Introduction to Connecting Functional Voice Training, Somatic Education and Vital Singing…

Welcome to this blog’s new focus: Somatic Education, Functional Voice Training and Vital Singing…Connecting the Dots

In the latest issue of the Journal of the National Association of Teachers of Singing, vocal pedagogue Scott McCoy observes that often working on body awareness and alignment by various methods of Somatic Education does not necessarily translate to vital and free singing.

I happen to agree.

There is a trend over the past 15 years or so for Somatic education– Alexander Technique, Tai Chi, Feldenkrias, yoga, –(all of which I study, practice and value)–and other training modalities –to be promoted individually as a keystone for free and joyful singing.

And over the past 30 years, I have observed master classes and sessions where singers working with master somatic educators became physically aligned, relaxed and alert, yet as they started to sing, it became clear that concept and application to singing were disconnected.

Or, in the case of two singing colleagues who became certified Alexander Technique practitioners, their singing went from engaged and passionate to bland, boring and blah. But they were lined up and free alright.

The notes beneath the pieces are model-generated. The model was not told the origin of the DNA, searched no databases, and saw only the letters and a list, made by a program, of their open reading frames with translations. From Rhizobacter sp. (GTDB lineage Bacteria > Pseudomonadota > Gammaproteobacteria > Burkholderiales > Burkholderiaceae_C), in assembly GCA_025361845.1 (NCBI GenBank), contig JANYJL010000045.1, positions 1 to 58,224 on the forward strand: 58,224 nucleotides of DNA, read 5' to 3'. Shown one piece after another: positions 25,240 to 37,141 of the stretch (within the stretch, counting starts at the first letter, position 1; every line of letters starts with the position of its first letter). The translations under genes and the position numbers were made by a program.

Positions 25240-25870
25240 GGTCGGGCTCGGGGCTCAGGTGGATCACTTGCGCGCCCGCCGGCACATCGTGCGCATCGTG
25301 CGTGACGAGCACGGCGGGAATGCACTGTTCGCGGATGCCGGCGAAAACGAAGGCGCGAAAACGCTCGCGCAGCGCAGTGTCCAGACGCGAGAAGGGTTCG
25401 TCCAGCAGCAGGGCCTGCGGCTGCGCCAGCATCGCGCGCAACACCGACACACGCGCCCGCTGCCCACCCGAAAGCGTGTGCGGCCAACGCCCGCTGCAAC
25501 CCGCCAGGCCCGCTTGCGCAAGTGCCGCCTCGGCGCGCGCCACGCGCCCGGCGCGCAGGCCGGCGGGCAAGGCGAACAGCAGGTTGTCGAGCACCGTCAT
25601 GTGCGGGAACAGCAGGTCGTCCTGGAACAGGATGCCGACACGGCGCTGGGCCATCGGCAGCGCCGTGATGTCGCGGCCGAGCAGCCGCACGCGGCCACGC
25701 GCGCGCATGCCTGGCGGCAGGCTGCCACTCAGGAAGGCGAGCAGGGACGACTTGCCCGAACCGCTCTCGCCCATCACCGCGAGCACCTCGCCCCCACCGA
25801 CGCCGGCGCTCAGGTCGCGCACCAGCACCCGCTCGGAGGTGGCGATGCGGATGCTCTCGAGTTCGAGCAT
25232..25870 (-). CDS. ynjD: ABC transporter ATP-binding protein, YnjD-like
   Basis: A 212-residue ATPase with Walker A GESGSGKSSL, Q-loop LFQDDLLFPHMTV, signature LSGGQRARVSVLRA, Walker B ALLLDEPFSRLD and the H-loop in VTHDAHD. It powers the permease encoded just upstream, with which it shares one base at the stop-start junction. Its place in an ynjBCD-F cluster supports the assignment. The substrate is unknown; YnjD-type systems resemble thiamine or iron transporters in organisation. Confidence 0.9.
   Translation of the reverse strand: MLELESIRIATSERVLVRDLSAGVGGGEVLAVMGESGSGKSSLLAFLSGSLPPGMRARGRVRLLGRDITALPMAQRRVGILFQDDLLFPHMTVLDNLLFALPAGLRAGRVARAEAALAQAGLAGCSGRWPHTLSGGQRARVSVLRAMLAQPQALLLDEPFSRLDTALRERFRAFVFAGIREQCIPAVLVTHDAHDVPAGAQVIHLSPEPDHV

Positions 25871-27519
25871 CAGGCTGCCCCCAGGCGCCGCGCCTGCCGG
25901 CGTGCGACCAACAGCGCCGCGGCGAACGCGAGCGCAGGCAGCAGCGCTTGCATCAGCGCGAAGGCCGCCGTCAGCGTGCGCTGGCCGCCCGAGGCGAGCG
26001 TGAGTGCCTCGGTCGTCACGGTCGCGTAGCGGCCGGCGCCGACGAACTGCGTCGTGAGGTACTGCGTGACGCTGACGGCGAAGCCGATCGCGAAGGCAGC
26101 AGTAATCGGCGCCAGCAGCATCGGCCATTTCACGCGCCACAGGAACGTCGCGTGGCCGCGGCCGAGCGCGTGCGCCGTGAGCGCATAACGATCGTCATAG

Or in the case of the Alexander Technique teacher who loved to sing and asked to trade voice lessons for Alexander sessions–she became very uncomfortable when she started the process of registration development and the beginnings of support which are created as a result of healthy vocal fold closure.  She honestly thought she was not to feel anything internally as she sang.  She is on the list of AT certified practitioners here in Washington, DC.  Our barter did not last long.

I’ve thought about this a great deal and have come to the conclusion that the missing links between Somatic education and vital singing might be attributed to one or both of the following–

1)  The singer has not learned to sing with a functional vocal technique to begin with or

2) The somatic practitioner is not, or never was, an active and vital singer themselves. Conscious relaxation and engaged balance are necessary but counter intuitive to the internal motor sensations and healthy emotional engagement of being a vital singer.

So please join me on this blog as I cite case studies and processes involved in teaching the singers with whom I work.

Respectful debate and ideas always welcome.

 

 

 

 

 

 

One Comment Add yours

  1. Sharon Buck says:

    Right on Cate! I often tell my singers that the act of singing requires us to be relaxed AND energized. If everything is relaxed singing is not going to be very good. Likewise if there is no relaxation. While some muscles are contracting/working others are releasing/relaxing. This is what makes singing so challenging. It’s a balance. I find it helpful to identify if a singer naturally tends towards one or the other and then focus on the weaker link. Very interesting topic! I look forward to reading more!

    Liked by 1 person

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